Monday, March 19, 2007

Webley Tempest

While stationed in the Republic of Korea, I was often bored to tears. My children were small and I spent long hours on duty but not really doing anything. Lots of time to think you could say. Mostly I thought about shooting and read about shooting. I really felt that an air pistol would help me with my handgun shooting and cheaply (a real consideration). Of course I had some experience with the Crossman 130, a pump type, air pistol (the later 1377 is shown here) which I'd flat worn out! A spring air gun seemed the way to go but I wanted something more compact than the target type guns more generally available.

What seemed to work for me was the Webley Tempest
The latest version of the original barrel over cylinder design, that has made Webley pistols world famous. Rugged and compact the Webley Tempest features an adjustable rear sight and adjustable single stage trigger. With its authentic recoil the Tempest is ideal for general target shooting and firearm training. Available in either .177 or .22 calibre.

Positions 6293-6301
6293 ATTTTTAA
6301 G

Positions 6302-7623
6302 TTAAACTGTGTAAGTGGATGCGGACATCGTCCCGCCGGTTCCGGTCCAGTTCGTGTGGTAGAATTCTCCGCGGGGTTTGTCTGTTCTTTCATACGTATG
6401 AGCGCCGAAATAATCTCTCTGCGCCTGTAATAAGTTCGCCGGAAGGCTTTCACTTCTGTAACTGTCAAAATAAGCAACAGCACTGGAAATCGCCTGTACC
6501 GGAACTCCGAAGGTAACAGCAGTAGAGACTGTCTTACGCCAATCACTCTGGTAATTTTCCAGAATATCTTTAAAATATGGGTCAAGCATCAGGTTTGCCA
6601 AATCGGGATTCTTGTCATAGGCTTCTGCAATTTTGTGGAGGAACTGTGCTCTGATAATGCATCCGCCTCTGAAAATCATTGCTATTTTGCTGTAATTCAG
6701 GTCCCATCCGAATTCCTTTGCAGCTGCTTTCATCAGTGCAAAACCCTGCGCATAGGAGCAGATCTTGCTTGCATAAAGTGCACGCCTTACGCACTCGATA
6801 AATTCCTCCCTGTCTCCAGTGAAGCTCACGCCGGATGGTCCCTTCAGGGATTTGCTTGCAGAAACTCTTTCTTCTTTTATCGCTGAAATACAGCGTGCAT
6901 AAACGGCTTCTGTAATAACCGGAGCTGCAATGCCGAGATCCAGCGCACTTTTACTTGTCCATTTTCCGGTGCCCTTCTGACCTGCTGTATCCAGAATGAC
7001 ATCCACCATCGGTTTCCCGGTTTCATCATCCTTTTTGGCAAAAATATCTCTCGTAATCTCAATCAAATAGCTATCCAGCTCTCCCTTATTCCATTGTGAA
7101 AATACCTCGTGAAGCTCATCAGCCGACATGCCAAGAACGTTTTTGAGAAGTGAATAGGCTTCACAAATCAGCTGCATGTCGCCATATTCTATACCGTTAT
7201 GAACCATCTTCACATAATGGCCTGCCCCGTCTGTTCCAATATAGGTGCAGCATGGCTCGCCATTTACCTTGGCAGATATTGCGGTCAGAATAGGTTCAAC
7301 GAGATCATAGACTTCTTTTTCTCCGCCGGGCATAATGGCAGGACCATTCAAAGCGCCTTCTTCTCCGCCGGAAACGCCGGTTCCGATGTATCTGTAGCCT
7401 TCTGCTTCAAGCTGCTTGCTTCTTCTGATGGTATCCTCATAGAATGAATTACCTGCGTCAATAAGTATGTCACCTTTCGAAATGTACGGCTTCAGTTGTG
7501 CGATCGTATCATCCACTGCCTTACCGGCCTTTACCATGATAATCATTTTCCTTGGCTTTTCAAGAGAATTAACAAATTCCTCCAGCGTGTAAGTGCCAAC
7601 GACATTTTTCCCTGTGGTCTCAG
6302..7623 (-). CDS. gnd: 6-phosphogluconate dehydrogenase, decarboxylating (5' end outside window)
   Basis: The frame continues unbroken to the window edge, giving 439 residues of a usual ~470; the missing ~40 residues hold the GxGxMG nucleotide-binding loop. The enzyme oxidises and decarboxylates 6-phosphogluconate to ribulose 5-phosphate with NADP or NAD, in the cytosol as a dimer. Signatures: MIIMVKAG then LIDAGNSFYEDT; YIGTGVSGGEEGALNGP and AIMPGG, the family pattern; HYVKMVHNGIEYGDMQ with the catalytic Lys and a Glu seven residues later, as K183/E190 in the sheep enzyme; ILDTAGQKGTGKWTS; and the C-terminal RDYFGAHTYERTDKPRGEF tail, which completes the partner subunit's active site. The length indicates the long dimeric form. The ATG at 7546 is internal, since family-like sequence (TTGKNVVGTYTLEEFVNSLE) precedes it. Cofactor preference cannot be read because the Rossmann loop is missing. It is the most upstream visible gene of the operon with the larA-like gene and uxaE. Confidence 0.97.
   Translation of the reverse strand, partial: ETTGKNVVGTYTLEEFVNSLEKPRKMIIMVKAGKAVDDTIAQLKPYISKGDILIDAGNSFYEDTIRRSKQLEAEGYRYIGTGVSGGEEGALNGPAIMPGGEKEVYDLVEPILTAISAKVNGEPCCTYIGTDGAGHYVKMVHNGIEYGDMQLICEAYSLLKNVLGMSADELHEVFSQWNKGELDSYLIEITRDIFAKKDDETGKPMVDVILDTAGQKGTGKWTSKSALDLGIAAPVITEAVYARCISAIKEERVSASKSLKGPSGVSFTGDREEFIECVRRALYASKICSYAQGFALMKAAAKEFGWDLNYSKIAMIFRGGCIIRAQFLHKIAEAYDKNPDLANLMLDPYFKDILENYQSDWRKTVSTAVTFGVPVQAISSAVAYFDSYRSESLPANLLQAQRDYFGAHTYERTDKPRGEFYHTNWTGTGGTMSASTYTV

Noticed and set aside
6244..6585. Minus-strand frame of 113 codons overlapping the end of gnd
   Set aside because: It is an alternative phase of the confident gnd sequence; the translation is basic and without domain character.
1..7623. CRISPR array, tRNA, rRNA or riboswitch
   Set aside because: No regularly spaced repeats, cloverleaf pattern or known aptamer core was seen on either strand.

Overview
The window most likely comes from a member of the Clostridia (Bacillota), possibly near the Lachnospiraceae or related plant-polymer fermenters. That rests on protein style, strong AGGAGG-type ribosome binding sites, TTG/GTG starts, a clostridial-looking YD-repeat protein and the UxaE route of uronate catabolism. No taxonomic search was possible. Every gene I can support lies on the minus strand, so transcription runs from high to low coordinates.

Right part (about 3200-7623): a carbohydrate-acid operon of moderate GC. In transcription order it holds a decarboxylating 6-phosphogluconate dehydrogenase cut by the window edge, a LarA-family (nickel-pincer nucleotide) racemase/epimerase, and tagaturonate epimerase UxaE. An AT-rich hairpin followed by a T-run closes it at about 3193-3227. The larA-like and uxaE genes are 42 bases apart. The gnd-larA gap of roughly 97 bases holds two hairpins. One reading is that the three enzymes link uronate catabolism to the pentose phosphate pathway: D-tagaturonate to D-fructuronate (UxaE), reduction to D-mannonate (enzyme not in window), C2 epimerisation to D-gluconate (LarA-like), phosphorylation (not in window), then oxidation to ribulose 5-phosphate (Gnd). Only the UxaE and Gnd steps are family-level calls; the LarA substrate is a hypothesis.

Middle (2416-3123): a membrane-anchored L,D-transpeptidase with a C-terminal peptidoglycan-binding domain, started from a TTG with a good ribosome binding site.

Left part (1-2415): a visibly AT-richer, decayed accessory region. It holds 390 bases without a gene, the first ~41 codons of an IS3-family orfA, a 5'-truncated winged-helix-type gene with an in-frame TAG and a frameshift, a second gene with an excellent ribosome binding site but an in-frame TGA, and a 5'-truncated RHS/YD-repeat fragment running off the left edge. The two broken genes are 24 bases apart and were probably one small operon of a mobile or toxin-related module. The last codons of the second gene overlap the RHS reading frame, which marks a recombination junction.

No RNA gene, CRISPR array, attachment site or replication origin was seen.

This has worked out pretty well for me since I bought the gun in 1980. I've shot a lot of pellets through the pistol without any serious maintenance and I think it has helped my shooting. I've even taken a couple of squirrels with it!

The trigger on the gun is a bit rough. It does take some adaptation but can be slightly improved. I've never bothered and think that either the trigger or I have gotten better over the years. The sights are simple as are the adjustments and these can give some moments of frustration when zeroing the pistol. However, mine has been durable and enjoyable and the compact design lends to a go anywhere practicability.

I have found that, for hunting, the pellet choice is critical. I've settled on the Beeman Silver Jet as the pest compromise of weight and penetration (critical in the hunting application) as the best hunting pellet. However, many different pellets can be used for shooting enjoyment. The relatively new Gamo PBR pellet might both increase velocity and penetration.

- The Webley Tempest
- The Webley Tempest by Todd Cooper

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